At the corner of Stanhope Street and Regent Street in Carrick Hill.
We have featured this ‘bookmark’-dimensioned mural on the so-called “International Wall” before (in 2018) but today include an image (the third one, below) of the replica cell inside the museum itself; a sharper image (and the source for the painting) can be seen on the home page of the Museum’s web site.
The re-painted mural to plastic bullet victim Julie Livingstone was rededicated this past Saturday (October 15th). For the previous mural, see 2010. “The Stolen Child – Come away, O human child/To the waters and the wild/With a faery hand in hand/For the world’s more full of weeping/Than you can understand… – WB Yeats.”
Here is a complete set of images from the Bogside end of the Brandywell. From left to right: street art by NOYS (ig) for Gasyard Féile 2022, Long Tower Community Centre (see Brandywell Past And Present), a new “Brandywell” stencil by Peaball (ig), the Ryan McBride Foundation (tw), a new version of the Derry Brigade IRA mural (see previously Briogáid Dhoire), Peaball and local youth at work, various pieces of wild-style writing and graffiti in support of Jason Ceulemans.
Saturday will be the 51st anniversary of Michael Devine’s death, the last of the ten strikers to die in the 1981 strike. This mural was painted last year during lockdown for the 50th anniversary.
“Vol Mickey Devine, Derry Brigade, INLA. In memory of Michael Devine “Red Micky” H-Block martyr, died 20th August 1981 after 60 days without food. Remembered with pride by his family, friends and comrades. ‘They have served their British masters, the poor pathetic fools, they think that inhumanity and cruelty can break us, haven’t they learnt anything? It strengthens us, it drives us on for then more than ever we know that our cause is just’ – Micky Devine”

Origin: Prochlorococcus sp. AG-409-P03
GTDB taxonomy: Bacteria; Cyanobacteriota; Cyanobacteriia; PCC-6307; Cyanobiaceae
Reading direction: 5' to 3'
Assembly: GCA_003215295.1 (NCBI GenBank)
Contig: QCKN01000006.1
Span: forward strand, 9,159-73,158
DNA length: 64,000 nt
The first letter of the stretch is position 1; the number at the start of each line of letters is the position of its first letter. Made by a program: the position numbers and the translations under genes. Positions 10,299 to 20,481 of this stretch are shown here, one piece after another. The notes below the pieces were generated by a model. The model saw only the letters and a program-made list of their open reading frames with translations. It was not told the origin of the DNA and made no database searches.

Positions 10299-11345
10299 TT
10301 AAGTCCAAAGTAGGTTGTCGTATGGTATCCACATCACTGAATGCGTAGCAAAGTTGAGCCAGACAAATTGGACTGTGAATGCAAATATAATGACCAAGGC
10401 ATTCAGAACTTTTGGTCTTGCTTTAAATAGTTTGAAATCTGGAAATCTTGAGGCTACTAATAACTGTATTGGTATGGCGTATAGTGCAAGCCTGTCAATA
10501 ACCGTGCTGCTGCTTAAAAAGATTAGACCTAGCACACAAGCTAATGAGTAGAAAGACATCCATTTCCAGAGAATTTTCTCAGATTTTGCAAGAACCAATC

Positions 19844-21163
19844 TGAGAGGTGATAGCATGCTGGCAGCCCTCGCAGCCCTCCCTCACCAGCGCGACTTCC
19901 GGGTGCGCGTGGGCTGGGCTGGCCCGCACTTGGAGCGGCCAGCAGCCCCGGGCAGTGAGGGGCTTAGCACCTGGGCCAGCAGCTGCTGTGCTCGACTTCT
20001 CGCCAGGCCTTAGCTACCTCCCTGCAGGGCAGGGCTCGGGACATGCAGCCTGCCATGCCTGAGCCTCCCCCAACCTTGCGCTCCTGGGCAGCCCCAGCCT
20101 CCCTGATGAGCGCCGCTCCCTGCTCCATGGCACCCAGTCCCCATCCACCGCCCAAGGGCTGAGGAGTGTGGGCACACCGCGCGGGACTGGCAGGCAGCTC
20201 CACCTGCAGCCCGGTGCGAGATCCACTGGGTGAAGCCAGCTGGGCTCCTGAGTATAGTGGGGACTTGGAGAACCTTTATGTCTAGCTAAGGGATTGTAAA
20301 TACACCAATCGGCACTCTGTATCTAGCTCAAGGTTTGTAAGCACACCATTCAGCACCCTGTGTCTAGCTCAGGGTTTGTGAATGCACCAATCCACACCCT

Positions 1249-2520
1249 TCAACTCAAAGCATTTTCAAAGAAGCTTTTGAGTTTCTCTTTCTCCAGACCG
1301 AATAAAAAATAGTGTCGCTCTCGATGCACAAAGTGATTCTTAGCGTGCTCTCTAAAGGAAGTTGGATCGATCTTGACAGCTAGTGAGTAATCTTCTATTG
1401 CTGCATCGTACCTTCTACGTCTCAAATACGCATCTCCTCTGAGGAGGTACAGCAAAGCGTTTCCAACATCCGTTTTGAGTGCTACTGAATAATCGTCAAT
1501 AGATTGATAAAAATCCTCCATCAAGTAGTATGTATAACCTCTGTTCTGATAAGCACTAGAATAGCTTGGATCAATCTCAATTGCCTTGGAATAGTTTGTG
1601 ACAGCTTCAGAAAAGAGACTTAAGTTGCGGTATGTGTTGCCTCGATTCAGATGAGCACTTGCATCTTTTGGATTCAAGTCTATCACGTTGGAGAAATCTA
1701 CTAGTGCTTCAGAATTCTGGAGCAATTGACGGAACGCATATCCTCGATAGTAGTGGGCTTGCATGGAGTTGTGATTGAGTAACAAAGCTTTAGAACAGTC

For many years there were portraits of the hunger strikers (either the 10 deceased from 1981 or the 12 from the 70s and 80s) along the long wall in Bishop St Without – see 2009, 2004, and 1998 (before that time the wall was divided into a number of panels for a variety of republican imagery – see 1984 and 1982) but in the portraits – which were on boards – soon started coming off and over the next decade the wall began to fade and become covered in graffiti (as can be seen in Street View). For the 40th anniversary, the deceased hunger strikers were restored to the wall, as shown in today’s post: “40th anniversary of the 1980-1981 hunger strikes. Rededication of mural, by the Bogside and Brandywell Monument Committee.”
“The Continuity Fianna”. The Irish National Boy Scouts or “junior IRA” were founded in 1909 by Bulmer Hobson and Countess Markievicz, who is at the centre of this photograph. The Fianna followed the Provisionals in 1969 and Republican Sinn Féin (and the Continuity IRA) in 1986 (Fianna History blog | Irish Examiner), while Provisional Fianna became Ógra Shinn Féin and then Sinn Féin Republican Youth (An Sionnach Fionn).